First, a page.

Dogs eat meat, but should have some veggies (raw is best), fruit (except grapes) and whole grains. You might want to look up what spices they can have. Feeding your dog healthy human foods is much better then any canned or processed dog food, you really never know what they can put into it since it is not regulated the way human food is.

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answers from St. Louis on

Only if you are able to control the mineral, vitamin, protein, & calcium mix that your breed requires. If you are talking about your left over ground beef pasta and cheese, no.

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answers from Miami on

If your dog is overweight, you should be giving him diet dog food. That's the only way you're going to keep him healthy. I recommend Iam's.

2 moms found this helpful


answers from San Diego on

If you look at any good quality dog food you will see "human foods" listed. Things like carrots, peas, potatoes, meats etc. Food is food. In the wild a dog is going to eat a lot of the same things we grow in our garden or raise as livestock. Processed dog food is a fairly new invention. Good quality processed dog food is a mixture of food that a human could also eat. At issue is cheap dog food that is full of fillers and the left over parts that have little to no nutritional value so your dog needs to eat more in order to get the nutrition they need and to feel satisfied. This overeating is a cause of excessive weight for pets.
You can feed a dog a diet prepared with foods that are also for human consumption from the grocery store, butcher or farmers market so long as you know what might make them sick like grapes or onions and you know what the balance of nutrition is to make sure they get everything they need. You can also look for a higher quality prepared dog food that does the same thing. My cats eat a food that isn't full of corn, by products and a bunch of left over fillers. You can pronounce and recognize every ingredient in it. I have a couple of cats with allergy issues so it's very important for them.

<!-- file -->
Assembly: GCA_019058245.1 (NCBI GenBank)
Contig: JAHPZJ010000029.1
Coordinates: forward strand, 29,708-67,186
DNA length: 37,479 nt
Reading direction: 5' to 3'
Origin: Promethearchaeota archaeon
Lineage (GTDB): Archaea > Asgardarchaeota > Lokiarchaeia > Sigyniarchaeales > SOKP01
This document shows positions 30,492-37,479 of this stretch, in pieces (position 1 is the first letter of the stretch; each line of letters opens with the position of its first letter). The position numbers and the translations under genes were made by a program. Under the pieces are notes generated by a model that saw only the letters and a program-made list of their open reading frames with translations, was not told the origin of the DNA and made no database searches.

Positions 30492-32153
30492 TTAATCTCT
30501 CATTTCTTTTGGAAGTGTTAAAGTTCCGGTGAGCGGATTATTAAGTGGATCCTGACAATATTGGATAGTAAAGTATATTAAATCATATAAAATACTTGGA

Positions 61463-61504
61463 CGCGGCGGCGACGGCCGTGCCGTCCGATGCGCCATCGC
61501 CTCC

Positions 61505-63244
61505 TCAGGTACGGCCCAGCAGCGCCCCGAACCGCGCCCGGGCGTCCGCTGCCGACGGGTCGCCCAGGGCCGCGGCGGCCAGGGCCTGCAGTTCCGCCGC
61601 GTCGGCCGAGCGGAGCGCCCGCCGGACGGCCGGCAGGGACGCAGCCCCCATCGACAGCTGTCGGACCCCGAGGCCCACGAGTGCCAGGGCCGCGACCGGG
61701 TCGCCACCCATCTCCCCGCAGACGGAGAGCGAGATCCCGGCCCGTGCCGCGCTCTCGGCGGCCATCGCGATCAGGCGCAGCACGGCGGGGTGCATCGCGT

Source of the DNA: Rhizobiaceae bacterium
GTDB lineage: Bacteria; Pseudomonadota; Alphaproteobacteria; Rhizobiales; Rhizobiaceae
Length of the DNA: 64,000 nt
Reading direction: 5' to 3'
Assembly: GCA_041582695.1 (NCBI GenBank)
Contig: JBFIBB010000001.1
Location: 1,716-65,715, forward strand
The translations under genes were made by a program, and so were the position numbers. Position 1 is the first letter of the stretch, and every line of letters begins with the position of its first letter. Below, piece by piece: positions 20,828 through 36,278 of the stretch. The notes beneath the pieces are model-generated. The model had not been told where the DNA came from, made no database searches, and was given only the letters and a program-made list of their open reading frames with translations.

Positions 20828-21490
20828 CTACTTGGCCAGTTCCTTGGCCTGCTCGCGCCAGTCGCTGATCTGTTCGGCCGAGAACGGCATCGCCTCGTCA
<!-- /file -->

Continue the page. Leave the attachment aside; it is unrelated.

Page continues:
If your dog needs to loose weight, talk to your vet about what diet is best for him. Try a higher quality food so they can eat less of it, make sure your dog is getting plenty of exercise, make sure you aren't over feeding him by way of lots of treats and leftovers from the table.

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answers from Sacramento on

Go for it, if you can afford it. Our dog was put on a meat mixed with dehydrated dog food diet by the vet and it cost a fortune. We just couldn't afford to continue buying meat. Even getting it in huge amounts at Costco didn't make it affordable. I also cooked it up, since I worked for the meat industry years ago and didn't want to expose our dog to potential illness. Time consuming.

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answers from Wausau on

You mean as treats? If he's overweight then the human food might be the problem.

If your dog has a medical condition, meats and other items can be fed along with a nutrient/vitamin supplement, with the advice and monitoring of your veterinarian.

1 mom found this helpful


answers from Anchorage on

small bites of lean meat are okay, as well as small portions of certain veggies. I would suggest talking with your vet about what they recommend. I know mine recommends giving my dog small amounts of raw carrot and green beans with his food since he is over weight, but she says to one careful with things like too much asparagus (we give in small amounts) and to avoid things like tomatoes and corn (any grain) altogether.